The Green Revolution

Certainly, the course for future environmental progress is becoming clearer every day.

By: By Kenneth Shapiro

Kenneth Shapiro
I heard an interesting statistic the other day: The average age of the engineers who worked for NASA when we first landed on the moon was 26 years old. So, when President Kennedy issued his challenge to the nation of sending a man to the moon eight years earlier, many of the people responsible for the ultimate success of that mission were either still in high school or had just graduated.

I thought about this fact recently in light of President Obama’s calls for renewable energy technology. If history repeats itself, the leaders in the field of green technology may be high school seniors today. So, just take a look at the naysayers — those who want to keep the status quo and ignore the green revolution going on around them — and you are looking at a generation that is out of step with the future.

And make no mistake, the future is here. Just take a look at a few recent headlines. On the very day this issue comes out, Virgin Galactic is scheduled to reveal SpaceShipTwo, the first space vehicle of its kind, developed to take private passengers into space. Also on this day, the United Nations Climate Change Conference convenes in Copenhagen, Denmark. Finally, just a couple weeks ago, KLM announced it made the first passenger flight using biofuel.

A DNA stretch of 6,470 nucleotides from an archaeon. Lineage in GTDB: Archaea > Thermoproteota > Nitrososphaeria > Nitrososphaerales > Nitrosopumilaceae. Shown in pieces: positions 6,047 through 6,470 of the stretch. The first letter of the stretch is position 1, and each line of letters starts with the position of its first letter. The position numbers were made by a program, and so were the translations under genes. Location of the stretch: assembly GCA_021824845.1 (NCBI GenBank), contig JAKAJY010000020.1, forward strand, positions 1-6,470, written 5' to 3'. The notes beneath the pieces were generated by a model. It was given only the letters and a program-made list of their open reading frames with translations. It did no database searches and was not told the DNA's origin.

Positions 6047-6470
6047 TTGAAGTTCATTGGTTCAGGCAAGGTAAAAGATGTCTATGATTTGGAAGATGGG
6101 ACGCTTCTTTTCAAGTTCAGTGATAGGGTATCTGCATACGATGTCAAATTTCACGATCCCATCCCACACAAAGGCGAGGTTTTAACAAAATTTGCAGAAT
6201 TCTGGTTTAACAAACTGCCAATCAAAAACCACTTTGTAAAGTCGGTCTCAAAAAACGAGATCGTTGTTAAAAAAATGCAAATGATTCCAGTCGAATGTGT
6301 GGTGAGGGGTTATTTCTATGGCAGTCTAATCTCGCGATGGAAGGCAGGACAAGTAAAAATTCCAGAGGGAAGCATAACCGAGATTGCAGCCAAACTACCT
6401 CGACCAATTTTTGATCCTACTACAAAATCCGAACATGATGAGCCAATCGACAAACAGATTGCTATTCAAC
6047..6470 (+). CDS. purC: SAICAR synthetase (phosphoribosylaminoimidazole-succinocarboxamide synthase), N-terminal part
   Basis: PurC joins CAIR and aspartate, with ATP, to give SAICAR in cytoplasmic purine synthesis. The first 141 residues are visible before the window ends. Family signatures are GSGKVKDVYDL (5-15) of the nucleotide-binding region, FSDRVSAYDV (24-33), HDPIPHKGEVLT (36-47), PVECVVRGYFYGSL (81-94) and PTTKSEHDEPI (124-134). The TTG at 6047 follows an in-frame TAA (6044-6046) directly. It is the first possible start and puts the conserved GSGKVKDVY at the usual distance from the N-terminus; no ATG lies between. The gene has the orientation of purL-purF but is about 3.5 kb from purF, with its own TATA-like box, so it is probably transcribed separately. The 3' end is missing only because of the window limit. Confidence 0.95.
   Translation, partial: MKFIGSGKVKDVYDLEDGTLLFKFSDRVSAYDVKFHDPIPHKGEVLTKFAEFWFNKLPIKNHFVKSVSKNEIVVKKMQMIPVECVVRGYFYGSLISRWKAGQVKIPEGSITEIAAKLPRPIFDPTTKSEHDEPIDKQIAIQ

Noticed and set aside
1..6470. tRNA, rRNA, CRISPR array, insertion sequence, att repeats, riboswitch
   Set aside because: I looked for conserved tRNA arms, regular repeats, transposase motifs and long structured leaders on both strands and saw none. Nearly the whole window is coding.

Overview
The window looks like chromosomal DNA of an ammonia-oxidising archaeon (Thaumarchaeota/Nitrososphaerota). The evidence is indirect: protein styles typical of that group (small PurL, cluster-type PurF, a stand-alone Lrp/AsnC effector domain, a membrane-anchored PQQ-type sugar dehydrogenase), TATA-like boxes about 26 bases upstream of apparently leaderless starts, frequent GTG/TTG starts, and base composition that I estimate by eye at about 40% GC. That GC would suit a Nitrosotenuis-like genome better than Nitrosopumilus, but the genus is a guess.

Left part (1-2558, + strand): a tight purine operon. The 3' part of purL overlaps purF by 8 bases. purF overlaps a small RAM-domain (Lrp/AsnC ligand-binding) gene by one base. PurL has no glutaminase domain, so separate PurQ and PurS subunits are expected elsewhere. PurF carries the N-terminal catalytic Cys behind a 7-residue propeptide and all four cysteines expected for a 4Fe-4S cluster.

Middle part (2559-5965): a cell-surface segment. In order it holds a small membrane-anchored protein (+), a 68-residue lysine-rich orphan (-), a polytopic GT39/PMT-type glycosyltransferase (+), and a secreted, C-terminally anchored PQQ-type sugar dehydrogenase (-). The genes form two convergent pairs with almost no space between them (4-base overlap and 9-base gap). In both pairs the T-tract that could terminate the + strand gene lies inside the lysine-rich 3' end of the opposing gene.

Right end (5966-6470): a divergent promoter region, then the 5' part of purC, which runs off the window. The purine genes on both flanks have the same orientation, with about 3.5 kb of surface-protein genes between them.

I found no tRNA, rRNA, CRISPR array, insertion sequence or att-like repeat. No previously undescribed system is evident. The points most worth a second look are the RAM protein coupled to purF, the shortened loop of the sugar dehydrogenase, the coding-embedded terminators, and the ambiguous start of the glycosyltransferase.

Certainly, the course for future environmental progress is becoming clearer every day. In this issue’s cover story, “Green Cruising” (page 10), we take a look at the green initiatives of one of the travel industry’s most important players, the cruise lines. The story discusses onboard and shoreside innovations and what leading lines are doing to change the way business is done.

Certainly, cruise lines cannot afford to lag behind when it comes to green technology. As these “floating cities” get bigger, practices need to be put in place to ensure ships are sustainable and have a minimal impact on the planet.

The industry may have further to go before it will be considered environmentally friendly; however, the seriousness with which it is tackling this issue should be applauded and can serve as a model for other businesses. I have no doubt that, over time, this challenge will be met by the cruise industry — and the rest of the travel industry, as well.


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